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Tom Verducci's View


The ban onamphetamines, which took effect this season, may bring back pitching gems suchas the no-hitter, the most recent of which was Randy Johnson's perfect game forArizona 23 months ago. The current drought is the majors' longest in 20 years.The AL hasn't had one since Derek Lowe turned the trick for Boston four yearsago this month, the league's longest dry spell since a span of five years, fivemonths from 1940 to '45.

"The ban onamphetamines will change the game this year," one NL general manager says."I'm especially thinking about those day games after night games on theroad, when teams face someone with electric stuff like Jake Peavy (right). Inthe past, guys would bean up to get their bodies to respond. Without thatstuff, I think you're going to see more high-strikeout games--16, 17, 18strikeouts."

Major LeagueBaseball tested about 60 players for performance-enhancing drugs in theoff-season (the maximum permitted by the joint agreement with the union), andnone of the tests came up positive, according to a source familiar with theresults. Those 60 players--representing 5% of the total number who are subjectto testing (anyone on a 40-man roster)--were given "hours" of advancenotice, the source says. Testers even traveled overseas, according to thesource, to establish that no player should assume he is off-limits. Still, the60 samples pale next to the 2,000 that the NFL collects in its off-season, andthe number should be increased in the next collective bargaining agreement.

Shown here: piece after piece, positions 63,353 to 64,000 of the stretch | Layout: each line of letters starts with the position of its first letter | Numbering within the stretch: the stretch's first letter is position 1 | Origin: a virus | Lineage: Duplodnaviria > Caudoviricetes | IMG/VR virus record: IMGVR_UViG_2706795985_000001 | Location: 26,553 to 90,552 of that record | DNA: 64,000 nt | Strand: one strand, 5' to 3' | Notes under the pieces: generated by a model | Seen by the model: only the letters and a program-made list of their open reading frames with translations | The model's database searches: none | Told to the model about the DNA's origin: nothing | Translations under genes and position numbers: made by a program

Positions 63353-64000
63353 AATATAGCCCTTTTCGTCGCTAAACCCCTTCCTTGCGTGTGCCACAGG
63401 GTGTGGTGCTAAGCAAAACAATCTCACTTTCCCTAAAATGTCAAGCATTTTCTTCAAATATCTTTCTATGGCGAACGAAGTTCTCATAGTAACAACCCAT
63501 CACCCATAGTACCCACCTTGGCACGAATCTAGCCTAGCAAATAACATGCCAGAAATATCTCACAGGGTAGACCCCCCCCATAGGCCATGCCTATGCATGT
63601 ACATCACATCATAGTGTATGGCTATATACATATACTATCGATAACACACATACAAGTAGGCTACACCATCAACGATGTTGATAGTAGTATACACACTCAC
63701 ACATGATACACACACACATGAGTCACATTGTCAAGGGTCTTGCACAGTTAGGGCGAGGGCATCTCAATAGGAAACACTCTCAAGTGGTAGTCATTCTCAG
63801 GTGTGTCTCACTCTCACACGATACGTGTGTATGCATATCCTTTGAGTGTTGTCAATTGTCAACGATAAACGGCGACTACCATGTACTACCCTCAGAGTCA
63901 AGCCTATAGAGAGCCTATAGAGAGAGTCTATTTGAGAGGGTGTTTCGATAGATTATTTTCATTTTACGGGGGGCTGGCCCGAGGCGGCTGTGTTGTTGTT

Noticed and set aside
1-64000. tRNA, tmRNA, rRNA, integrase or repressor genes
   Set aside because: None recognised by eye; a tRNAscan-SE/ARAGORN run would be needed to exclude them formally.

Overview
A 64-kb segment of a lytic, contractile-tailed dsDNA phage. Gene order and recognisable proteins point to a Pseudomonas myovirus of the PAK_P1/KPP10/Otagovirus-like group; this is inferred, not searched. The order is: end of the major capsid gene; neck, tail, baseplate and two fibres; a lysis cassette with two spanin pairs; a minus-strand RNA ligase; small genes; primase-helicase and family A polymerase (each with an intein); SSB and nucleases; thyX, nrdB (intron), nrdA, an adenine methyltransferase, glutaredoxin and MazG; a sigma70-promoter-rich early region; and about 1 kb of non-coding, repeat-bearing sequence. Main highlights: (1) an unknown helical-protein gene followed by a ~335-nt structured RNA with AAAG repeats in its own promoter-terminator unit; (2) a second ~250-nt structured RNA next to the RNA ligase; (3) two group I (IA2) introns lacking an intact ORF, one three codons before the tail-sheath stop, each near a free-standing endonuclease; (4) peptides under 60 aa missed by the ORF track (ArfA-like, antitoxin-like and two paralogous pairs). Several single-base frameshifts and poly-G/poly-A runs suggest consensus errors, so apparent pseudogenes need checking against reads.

It was a bad weekfor Rangers righthander R.A. Dickey (left). Last Thursday the 31-year-old tieda post-1900 record by giving up six homers (on only 32 swings) in a 10-6 lossto the Tigers. The next day he was shipped to the minors with an ERAreminiscent of Cy Young--or at least the year of Young's first win: 18.90.


•Already with astrike against him--he's working for a G.M. (Pat Gillick) who didn't hirehim--Phillies manager Charlie Manuel, off to a 1-5 start, will grease his exitif he foolishly continues to bat Aaron Rowand (career OBP: .337) as high assecond and monster slugger Ryan Howard (right) as far down as sixth, with DavidBell, a career .255 hitter, as Howard's protection.

•Seven activestarting pitchers are at least 40 or will get there this year: Jamie Moyer,Randy Johnson, Kenny Rogers, Tom Glavine, Greg Maddux, Tim Wakefield and CurtSchilling. At week's end they were a combined 7-4 with a 3.35 ERA.

•All springDodgers closer Eric Gagne told concerned club officials that he felt fine, eventhough his velocity was lagging. But when he needed surgery last Friday toremove a nerve from his elbow--he's expected to miss two months--he confessedthat he had been pitching with discomfort. Former Devil Rays closer Danys Baezis 2 for 2 in save chances as Gagne's replacement.

Extra Mustard by Baseball Prospectus

IS THE TIGERS' POWERFUL START A SIGN OF BIG THINGS TOCOME? Detroit's 15 home runs in its first three games was not only unexpectedbut also unmatched in recent history. Since 1960 only one other team, the '98Mariners, slugged as many as 10 homers in its first three games. Five moreclubs hit nine: the '64 Cubs, the '80 and '96 Brewers, the '88 Mets and the2000 Cardinals. Those six teams continued to hammer the ball, with threehitting 200 or more homers. However, only three of the six finished the yearwith a winning record. The '96 Brewers are probably the team that best compareswith this season's Tigers: Like Detroit, Milwaukee had a slugging first baseman(John Jaha, 34 homers; Chris Shelton, five in his first four games of 2006), arotation that featured two pitchers age 24 or younger (Scott Karl and JeffD'Amico; Jeremy Bonderman and Justin Verlander) and a mustachioed scrapper inthe dugout (Phil Garner; Jim Leyland). Unfortunately, Tigers fans should note,the Brewers finished 80-82 that year--and haven't had a winning seasonsince.

• More from Tom Verducci and Baseball Prospectus